Cold Comforts

Last year at the movies, the sport was tennis, with the Battle of the Sexes spinning colourful fun from Billie Jean King’s 1973 match with chauvinist Bobby Riggs, and a Swedish take on Borg vs McEnroe. Neither film did that well at the box office, so this year, the movie moguls have thought: let’s try ice-skating.

You wait years for decent ice films and two slide in at once. The bigger, with Oscar nominations and all, is I, Tonya, ostensibly about the time when tough cookie skater Tonya Harding was involved in a plot to crowbar the knee of squeaky-clean American rival, Nancy Kerrigan, before the 1994 Winter Olympics. Gliding along in its slipstream is British doc The Ice King, about 1976 Olympic champion, John Curry, and his battles with convention, artistry and Aids. Expect this to be made into a feature film one day soon – it’s a great part for an actor.

Indeed, the awards nominations for both Margot Robbie and Alison Janney in I, Tonya prove there’s mileage in playing a skater. Robbie, who shot to fame as the vixen in The Wolf of Wall Street, is terrific as Tonya, taking her from teenager in braces to bruised 40-year-old looking back on what happened. The film has the look and structure of a mockumentary, like a Christopher Guest comedy such as Best in Show. And it is funny in parts. Mostly it’s quite sad and brutal, as Tonya suffers abuse from her domineering, hard-drinking, chain-smoking mother LaVona (Janney) and then with her utter dolt of a husband with his greasy mullet hair and wormy moustache.

We watch Harding literally put on her brave face and skate, landing the impossible triple axel and launching into the US team when snooty judges would really rather have not had a pugnacious little fighter from the wrong side of the skating tracks, who danced to rock and pop, not the Sugar Plum Fairy.

I, Tonya is tough at times – unlikeable people being not very nice to each other – yet Robbie’s excellence is in bringing you on to her side, even though she was once the most hated woman in America. It’s a rare story about class in US society and it unravels in a riot of acrylic costumes, cheap perms and drugstore make-up. It’s fascinating, fabulous and full of fight.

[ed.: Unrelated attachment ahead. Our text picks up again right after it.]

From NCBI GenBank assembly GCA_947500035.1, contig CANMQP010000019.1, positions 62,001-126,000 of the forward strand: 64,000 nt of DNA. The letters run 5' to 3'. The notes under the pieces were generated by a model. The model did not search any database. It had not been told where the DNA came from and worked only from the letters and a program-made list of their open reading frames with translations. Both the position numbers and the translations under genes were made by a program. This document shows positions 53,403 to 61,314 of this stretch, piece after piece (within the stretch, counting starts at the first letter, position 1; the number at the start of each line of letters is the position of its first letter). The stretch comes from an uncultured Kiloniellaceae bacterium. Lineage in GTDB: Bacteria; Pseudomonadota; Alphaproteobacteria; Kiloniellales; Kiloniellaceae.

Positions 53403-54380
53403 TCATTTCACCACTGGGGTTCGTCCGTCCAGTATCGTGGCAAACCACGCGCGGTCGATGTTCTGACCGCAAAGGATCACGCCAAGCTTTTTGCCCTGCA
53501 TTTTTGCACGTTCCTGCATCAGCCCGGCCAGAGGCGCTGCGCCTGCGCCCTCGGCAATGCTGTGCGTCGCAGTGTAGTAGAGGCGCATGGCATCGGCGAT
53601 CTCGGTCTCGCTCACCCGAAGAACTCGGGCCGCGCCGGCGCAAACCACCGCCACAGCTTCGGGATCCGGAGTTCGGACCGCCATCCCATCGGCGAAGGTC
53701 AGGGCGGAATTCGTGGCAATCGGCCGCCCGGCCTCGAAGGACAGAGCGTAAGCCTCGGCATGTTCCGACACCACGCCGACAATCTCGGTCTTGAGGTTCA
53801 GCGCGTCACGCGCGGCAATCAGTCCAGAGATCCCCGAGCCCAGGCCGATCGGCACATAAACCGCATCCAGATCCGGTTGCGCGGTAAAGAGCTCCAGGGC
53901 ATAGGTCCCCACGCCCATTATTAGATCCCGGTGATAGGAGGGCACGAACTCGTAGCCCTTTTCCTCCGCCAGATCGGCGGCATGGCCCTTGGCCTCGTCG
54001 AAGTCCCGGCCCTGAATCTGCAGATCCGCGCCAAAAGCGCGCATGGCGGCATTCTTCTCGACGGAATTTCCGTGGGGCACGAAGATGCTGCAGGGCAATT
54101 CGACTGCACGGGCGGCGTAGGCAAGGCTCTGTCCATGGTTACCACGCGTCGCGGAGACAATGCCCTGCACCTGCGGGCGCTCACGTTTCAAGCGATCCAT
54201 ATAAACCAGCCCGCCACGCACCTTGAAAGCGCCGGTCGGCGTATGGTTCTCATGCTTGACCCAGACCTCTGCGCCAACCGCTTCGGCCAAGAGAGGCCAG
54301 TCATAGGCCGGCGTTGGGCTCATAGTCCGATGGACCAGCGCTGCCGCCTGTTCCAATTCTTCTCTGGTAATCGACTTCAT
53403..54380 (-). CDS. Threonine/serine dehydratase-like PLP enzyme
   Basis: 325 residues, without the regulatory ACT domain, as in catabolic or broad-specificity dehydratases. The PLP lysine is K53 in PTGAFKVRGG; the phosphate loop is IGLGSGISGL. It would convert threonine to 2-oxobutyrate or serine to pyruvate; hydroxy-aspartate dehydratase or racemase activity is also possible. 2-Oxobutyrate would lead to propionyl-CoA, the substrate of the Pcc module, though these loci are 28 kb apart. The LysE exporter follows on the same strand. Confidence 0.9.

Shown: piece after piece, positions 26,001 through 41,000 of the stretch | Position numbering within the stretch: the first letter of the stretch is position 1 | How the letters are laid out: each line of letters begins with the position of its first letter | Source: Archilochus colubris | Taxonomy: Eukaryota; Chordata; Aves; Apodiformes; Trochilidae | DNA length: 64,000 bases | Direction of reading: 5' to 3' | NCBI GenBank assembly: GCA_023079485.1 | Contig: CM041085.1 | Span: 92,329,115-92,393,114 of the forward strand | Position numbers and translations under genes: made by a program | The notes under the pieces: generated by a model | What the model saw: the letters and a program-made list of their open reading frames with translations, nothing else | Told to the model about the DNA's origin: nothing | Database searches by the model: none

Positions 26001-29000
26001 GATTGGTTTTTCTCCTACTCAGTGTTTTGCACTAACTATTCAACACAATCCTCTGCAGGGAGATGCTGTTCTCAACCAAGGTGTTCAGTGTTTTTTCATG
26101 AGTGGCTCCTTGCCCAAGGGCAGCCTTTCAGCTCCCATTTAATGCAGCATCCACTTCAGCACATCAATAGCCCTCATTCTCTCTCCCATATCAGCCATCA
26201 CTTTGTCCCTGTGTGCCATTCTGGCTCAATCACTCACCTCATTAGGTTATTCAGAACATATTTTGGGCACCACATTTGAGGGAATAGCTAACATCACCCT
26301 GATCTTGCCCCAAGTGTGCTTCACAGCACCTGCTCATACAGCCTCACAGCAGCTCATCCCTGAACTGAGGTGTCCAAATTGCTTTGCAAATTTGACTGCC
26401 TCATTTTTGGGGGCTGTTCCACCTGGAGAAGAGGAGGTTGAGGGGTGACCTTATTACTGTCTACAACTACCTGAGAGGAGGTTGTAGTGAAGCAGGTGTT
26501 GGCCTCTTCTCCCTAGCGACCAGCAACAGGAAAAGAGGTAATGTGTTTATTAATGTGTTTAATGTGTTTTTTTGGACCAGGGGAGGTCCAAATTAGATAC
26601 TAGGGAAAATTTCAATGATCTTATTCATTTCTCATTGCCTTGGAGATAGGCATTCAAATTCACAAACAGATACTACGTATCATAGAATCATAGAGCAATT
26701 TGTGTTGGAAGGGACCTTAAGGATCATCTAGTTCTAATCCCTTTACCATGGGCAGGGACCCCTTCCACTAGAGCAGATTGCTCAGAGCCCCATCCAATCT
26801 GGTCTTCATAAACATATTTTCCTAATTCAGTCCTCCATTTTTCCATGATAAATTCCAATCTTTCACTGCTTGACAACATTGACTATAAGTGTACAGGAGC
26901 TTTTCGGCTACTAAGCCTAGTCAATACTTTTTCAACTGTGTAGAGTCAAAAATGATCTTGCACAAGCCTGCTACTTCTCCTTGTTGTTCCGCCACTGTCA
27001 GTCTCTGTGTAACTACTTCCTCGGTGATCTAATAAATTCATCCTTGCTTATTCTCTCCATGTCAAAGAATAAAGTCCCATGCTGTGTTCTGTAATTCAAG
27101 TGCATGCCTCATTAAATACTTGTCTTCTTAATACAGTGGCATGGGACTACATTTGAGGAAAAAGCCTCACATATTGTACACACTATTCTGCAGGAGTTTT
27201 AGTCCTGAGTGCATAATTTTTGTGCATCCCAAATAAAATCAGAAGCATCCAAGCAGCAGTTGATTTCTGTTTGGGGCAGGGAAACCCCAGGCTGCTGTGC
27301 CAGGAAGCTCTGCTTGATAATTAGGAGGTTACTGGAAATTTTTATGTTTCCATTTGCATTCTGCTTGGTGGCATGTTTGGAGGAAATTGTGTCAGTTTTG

Sports doc specialist James Erskine excels with The Ice King, lacing together the story of John Curry like a finely crafted skating boot. Using his letters (beautifully, movingly voiced-over by Freddie Fox), interviews and archive, the story starts in suburban Birmingham with young John forbidden to do ballet by his strict dad, but allowed to go skating as it was a ‘sport’.

Curry resolved to change that, making it art and setting his sights on Olympic gold to pursue a career as a dancer not athlete. He was a beautiful skater, like Nureyev on the ice, but was outed by the press, which made going on Blue Peter as an example to Britain’s kids tricky. John navigated the storm well, but never came across as loveable, although he had a loyal (and secret) lover in Heinz Wirz, who provides emotional commentary.

He went off to America and the hedonism of the gay scene, until Aids devastated it. John took on spectaculars in the Met and at the Royal Albert Hall, with gorgeous routines set to Debussy, Ravel and Jean-Michel Jarre. Some are shown in scratchy amateur footage, fragile remains of the fleeting beauty of his artistic performance. But Curry looks imperious, proud, haughty and beautiful throughout. While I, Tonya deals with class battles, Curry’s fight is with inner demons, wider attitudes to homosexuality and the spectre of Aids. I’d happily get my skates on to the cinema for a lovely double bill of ice, smiles and struggles.